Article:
BACKGROUND: Mindfulness-based approaches for adults are effective at enhancing mental health, but few controlled trials have evaluated their effectiveness among young people. AIMS: To assess the acceptability and efficacy of a schools-based universal mindfulness intervention to enhance mental health and well-being. METHOD: A total of 522 young people aged 12-16 in 12 secondary schools either participated in the Mindfulness in Schools Programme (intervention) or took part in the usual school curriculum (control). RESULTS: Rates of acceptability were high. Relative to the controls, and after adjusting for baseline imbalances, children who participated in the intervention reported fewer depressive symptoms post-treatment (P = 0.004) and at follow-up (P = 0.005) and lower stress (P = 0.05) and greater well-being (P = 0.05) at follow-up. The degree to which students in the intervention group practised the mindfulness skills was associated with better well-being (P<0.001) and less stress (P = 0.03) at 3-month follow-up. CONCLUSIONS: The findings provide promising evidence of the programme's acceptability and efficacy.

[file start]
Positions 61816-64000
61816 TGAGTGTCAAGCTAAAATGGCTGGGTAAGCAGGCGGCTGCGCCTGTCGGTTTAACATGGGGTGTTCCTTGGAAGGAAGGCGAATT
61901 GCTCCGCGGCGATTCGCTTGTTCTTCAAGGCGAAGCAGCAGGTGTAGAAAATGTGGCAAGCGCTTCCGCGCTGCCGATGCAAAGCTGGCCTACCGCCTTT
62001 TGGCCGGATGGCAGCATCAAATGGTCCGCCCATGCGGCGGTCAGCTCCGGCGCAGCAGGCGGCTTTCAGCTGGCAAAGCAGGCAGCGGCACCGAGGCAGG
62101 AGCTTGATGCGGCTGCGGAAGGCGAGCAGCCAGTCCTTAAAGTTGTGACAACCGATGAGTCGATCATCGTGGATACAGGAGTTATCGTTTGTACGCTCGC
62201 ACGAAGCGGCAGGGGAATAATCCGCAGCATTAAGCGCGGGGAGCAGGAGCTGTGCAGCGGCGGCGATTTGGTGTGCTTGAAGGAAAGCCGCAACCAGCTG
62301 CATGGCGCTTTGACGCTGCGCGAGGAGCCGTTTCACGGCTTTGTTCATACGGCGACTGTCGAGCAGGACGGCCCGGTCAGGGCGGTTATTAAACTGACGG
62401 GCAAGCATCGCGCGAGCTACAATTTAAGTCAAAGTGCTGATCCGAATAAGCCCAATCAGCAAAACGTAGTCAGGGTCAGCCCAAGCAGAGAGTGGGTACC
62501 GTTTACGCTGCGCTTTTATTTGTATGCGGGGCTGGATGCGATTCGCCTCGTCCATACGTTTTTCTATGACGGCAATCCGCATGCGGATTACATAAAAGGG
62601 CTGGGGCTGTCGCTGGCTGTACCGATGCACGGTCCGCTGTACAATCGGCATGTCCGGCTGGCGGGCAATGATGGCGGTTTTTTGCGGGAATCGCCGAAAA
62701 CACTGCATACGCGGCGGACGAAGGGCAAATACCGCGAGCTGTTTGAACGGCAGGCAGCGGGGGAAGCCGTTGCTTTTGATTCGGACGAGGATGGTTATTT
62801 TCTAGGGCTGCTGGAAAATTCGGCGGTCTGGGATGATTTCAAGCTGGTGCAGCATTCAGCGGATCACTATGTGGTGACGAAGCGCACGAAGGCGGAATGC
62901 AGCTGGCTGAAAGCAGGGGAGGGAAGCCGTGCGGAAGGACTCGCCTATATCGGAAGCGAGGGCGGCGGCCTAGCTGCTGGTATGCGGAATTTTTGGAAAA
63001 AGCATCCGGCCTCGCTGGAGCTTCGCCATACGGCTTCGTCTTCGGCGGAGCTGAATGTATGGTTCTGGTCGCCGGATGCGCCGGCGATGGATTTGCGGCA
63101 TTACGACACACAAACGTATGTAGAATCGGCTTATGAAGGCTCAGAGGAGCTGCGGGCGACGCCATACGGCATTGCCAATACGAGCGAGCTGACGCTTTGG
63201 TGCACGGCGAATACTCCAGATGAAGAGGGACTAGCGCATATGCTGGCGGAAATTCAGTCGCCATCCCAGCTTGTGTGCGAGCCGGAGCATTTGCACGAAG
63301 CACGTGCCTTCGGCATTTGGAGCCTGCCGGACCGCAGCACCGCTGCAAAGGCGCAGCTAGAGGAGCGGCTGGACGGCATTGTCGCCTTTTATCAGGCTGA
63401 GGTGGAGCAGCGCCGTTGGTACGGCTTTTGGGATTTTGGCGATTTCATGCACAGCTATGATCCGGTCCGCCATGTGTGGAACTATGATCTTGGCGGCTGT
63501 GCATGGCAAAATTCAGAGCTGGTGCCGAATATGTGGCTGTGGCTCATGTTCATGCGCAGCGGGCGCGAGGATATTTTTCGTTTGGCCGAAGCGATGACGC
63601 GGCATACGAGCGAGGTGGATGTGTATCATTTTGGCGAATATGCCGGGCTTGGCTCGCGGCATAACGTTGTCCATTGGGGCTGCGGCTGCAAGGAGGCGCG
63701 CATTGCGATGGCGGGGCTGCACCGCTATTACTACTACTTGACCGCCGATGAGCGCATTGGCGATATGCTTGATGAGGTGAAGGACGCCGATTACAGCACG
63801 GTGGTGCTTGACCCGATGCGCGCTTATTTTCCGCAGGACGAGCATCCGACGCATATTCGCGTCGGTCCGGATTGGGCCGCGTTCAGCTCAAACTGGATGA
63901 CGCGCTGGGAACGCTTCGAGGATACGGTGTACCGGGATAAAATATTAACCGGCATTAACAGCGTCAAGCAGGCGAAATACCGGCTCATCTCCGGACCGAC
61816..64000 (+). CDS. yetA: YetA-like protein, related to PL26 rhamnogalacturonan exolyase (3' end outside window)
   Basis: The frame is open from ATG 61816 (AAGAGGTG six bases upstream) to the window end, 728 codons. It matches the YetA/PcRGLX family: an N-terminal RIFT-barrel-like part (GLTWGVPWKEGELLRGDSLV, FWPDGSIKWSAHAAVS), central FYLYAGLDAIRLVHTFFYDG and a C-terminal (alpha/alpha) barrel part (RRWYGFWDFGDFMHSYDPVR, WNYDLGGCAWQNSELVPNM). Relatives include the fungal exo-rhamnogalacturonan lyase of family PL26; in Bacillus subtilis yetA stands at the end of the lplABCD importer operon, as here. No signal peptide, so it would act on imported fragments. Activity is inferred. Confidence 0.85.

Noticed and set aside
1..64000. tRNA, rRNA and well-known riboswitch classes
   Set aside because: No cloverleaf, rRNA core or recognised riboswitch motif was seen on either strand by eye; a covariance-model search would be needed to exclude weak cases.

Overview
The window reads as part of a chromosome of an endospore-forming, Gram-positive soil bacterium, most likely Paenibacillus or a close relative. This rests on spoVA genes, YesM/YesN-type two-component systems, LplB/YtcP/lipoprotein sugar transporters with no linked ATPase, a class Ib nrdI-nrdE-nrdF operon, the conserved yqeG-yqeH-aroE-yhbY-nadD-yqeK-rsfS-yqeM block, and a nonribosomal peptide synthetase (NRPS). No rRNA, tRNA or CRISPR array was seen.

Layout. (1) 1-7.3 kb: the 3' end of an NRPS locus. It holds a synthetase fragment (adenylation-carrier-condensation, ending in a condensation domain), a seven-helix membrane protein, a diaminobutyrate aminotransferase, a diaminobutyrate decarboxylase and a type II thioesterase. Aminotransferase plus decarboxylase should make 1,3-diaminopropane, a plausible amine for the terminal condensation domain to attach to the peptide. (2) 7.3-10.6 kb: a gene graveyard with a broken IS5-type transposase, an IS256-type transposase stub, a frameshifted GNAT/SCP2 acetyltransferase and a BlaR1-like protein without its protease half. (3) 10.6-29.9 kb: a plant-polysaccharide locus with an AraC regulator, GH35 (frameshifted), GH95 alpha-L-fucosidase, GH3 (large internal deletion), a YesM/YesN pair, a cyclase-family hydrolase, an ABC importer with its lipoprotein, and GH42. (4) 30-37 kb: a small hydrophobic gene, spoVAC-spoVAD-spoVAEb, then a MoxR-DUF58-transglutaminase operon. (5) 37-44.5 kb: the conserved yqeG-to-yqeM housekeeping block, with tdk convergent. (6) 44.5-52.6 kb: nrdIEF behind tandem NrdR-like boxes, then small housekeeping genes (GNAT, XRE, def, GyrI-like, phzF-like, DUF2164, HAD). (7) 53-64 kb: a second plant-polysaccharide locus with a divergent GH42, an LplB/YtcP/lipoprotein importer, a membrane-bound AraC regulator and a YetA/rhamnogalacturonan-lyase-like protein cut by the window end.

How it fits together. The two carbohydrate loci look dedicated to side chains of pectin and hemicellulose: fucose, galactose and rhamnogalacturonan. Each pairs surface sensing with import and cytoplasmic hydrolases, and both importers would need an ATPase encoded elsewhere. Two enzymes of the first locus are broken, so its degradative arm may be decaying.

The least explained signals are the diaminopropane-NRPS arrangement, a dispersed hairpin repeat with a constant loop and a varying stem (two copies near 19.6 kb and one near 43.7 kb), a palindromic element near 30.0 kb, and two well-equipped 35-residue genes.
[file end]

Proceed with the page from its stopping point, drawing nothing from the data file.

Br J Psychiatry
126 - 131
Adolescent, Awareness, Child, Feasibility Studies, Female, Humans, Male, Mental Disorders, Mental Health, School Health Services, Schools, Stress, Psychological, Students, Treatment Outcome